# Ramanujan's pi formulas with a twist

Given the binomial function $\binom{n}{k}$.

1. Define the following sequences, \begin{aligned} u_1(k) &= \tbinom{2k}{k}\tbinom{3k}{k}\tbinom{6k}{3k} = 1, 120, 83160, 81681600,\dots \\ u_2(k) &= \tbinom{2k}{k}\sum_{j=0}^k (-3)^{k-3j} \tbinom{2j}{j}\tbinom{3j}{j}\tbinom{k}{3j} = 1, -6, 54, -420, 630,\dots\\ u_3(k) &= \tbinom{2k}{k}\sum_{j=0}^k (3)^{k-3j} \tbinom{2j}{j}\tbinom{3j}{j}\tbinom{k}{3j} = 1, 6, 54, 660, 10710, \dots \end{aligned}

Then,

$$\frac{1}{\pi} = 12\,\boldsymbol{i}\sum_{k=0}^\infty u_1(k) \frac{163\cdot 3344418k + 13591409}{(-640320^3)^{k+1/2}},\quad\text{(Chudnovsky)}\tag1$$

$$\frac{1}{\pi} = \frac{\boldsymbol{i}}{231}\,\sum_{k=0}^\infty u_2(k) \frac{163\cdot 4826 k + 58831}{(-640320-12)^{k+1/2}}\tag2$$

$$\color{red}{\frac{1}{\pi}} = \frac{\boldsymbol{i}}{53359}\,\sum_{k=0}^\infty u_3(k) \frac{163\cdot 1114806k + 13592857}{(-640320+12)^{k+1/2}}\tag3$$

Note that the cube power disappears from (2) and (3). In fact, the McKay-Thompson series $T_{3C}$, with the appropriate constant, gives the cube root of $j(\tau)$.

2. Furthermore, define,

\begin{aligned} v_1(k) &= \tbinom{2k}{k}\tbinom{2k}{k}\tbinom{4k}{2k} = 1, 24, 2520, 369600,\dots \\ v_2(k) &= \tbinom{2k}{k}\sum_{j=0}^k (4)^{k-2j} \tbinom{2j}{j}\tbinom{2j}{j}\tbinom{k}{2j} = 1, 8, 120, 2240, 47320, \dots \end{aligned}

Then,

$$\frac{1}{\pi} = 32\sqrt{2}\,\sum_{k=0}^\infty v_1(k) \frac{29\cdot\color{blue}{13\cdot70}\,k + 1103}{(396^4)^{k+1/2}},\quad\text{(Ramanujan)}\tag4$$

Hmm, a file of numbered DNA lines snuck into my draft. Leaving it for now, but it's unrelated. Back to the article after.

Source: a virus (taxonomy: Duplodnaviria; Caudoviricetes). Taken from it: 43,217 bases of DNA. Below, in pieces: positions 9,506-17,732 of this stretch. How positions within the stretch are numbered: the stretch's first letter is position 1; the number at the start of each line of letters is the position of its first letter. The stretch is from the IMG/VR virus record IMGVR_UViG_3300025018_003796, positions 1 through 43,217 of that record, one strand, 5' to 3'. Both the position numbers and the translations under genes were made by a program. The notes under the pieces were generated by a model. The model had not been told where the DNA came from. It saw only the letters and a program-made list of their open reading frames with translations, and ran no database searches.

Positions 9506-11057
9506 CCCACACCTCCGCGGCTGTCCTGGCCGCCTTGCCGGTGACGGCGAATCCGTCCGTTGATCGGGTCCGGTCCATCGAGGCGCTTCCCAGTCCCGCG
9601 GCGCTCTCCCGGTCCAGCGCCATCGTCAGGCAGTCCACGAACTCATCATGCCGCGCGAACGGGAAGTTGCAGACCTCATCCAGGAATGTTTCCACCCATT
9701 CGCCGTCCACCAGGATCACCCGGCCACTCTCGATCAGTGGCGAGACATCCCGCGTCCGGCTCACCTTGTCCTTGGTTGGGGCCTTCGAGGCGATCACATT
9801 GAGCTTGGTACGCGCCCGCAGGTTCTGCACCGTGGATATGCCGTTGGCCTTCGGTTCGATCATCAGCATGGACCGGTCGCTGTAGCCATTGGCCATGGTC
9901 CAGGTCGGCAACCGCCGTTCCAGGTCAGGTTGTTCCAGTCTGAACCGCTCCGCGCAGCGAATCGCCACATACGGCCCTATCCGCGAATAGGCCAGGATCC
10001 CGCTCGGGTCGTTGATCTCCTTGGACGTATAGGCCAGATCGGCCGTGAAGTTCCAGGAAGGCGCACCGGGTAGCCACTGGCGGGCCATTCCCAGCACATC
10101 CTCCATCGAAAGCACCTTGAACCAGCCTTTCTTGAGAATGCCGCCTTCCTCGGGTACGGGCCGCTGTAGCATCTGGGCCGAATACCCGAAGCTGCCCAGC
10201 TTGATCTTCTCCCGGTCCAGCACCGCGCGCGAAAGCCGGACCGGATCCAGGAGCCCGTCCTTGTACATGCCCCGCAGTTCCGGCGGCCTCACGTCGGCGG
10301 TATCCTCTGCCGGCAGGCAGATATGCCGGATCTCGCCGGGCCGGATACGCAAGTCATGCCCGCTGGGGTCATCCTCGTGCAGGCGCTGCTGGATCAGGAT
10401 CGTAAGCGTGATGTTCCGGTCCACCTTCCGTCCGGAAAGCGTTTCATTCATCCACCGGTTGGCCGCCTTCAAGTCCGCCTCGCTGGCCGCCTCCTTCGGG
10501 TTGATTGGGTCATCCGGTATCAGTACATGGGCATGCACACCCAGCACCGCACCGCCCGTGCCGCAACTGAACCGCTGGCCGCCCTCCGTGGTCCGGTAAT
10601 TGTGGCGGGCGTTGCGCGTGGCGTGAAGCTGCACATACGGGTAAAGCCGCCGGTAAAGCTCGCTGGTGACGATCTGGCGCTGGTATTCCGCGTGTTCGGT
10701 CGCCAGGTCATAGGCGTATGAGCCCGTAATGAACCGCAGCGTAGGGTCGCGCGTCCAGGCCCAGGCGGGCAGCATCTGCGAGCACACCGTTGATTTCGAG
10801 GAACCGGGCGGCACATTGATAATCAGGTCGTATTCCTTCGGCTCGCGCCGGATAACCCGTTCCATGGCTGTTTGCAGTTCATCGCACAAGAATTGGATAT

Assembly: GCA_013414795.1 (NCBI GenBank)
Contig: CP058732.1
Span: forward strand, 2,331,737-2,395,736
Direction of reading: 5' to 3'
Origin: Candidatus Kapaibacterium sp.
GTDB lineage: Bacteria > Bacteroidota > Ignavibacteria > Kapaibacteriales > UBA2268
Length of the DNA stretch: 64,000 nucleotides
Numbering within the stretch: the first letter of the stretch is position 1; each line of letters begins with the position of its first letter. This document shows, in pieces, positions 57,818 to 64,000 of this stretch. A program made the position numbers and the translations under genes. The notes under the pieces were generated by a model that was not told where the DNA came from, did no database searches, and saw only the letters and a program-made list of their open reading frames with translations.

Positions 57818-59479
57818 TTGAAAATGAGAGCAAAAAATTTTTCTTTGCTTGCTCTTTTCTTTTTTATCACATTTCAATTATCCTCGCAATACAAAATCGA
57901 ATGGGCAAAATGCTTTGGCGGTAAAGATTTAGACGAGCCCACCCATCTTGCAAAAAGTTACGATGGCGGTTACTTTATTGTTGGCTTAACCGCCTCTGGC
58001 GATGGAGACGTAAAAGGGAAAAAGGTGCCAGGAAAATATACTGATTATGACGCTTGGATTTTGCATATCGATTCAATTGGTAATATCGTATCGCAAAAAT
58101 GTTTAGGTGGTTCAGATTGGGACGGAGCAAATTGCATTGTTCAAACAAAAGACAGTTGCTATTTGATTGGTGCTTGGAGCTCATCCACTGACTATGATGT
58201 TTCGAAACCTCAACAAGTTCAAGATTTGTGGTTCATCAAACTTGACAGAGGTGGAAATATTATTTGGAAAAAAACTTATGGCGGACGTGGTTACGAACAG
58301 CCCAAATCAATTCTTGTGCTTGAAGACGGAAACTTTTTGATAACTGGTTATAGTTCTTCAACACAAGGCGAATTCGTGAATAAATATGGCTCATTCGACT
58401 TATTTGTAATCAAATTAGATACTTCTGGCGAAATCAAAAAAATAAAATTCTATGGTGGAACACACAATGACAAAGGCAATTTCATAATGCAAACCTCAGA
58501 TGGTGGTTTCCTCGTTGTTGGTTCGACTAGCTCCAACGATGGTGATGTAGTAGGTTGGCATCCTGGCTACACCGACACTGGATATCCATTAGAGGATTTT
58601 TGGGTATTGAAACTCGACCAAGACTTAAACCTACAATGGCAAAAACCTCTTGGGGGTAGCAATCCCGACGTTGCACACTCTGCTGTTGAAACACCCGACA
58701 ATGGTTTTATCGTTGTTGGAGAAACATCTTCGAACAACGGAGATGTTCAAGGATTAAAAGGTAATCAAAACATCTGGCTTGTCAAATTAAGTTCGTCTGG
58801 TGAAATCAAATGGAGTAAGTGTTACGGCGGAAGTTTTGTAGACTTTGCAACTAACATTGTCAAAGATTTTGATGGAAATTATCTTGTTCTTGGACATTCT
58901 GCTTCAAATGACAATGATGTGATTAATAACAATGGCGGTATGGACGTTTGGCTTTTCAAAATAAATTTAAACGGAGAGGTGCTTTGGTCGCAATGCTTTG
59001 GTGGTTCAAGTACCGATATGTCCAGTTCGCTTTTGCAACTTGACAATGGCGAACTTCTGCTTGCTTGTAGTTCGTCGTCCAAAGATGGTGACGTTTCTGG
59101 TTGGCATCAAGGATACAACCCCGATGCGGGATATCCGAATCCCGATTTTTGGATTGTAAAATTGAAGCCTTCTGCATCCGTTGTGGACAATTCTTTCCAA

$$\color{red}{\frac{1}{\pi}} = \frac{\sqrt{-2}}{\color{blue}{70}}\,\sum_{k=0}^\infty v_2(k)\, \frac{58\cdot\color{blue}{13\cdot99}\,k + 6243}{(16-396^2)^{k+1/2}}\tag5$$

$$\frac{1}{\pi} = \frac{2\sqrt{2}}{\color{blue}{13}}\,\sum_{k=0}^\infty v_2(k) \frac{\color{blue}{70\cdot99}\,k + 579}{(16+396^2)^{k+1/2}}\tag6$$

Similar results can be found using other discriminants d. Only four of the above are in H.H.Chan and S. Cooper's paper "Rational analogues of Ramanujan's series for 1/π", but I found (3) and (5) (in red) serendipitously by assuming there might be some sort of "symmetry".

Question: Why did the assumption of symmetry work?

Note: This has been updated to reflect the connection to the Pell equations $\color{blue}{70}^2-29\cdot\color{blue}{13}^2 = -1$ and $\color{blue}{99}^4-29\cdot1820^2 = 1$, asked in this post.

P.S. For the context of these formulas, kindly see "Ramanujan-Sato series".

• Thanks. I recently learned about Almkvist's paper on "Some conjectured formulas for 1/Pi..." It has a wealth of information, but it would be nice if similar functions were grouped together. From what I've seen so far, $396^2+8$ and $396^2−8$ will work as well using different sequences. – Tito Piezas III Apr 1 '14 at 5:31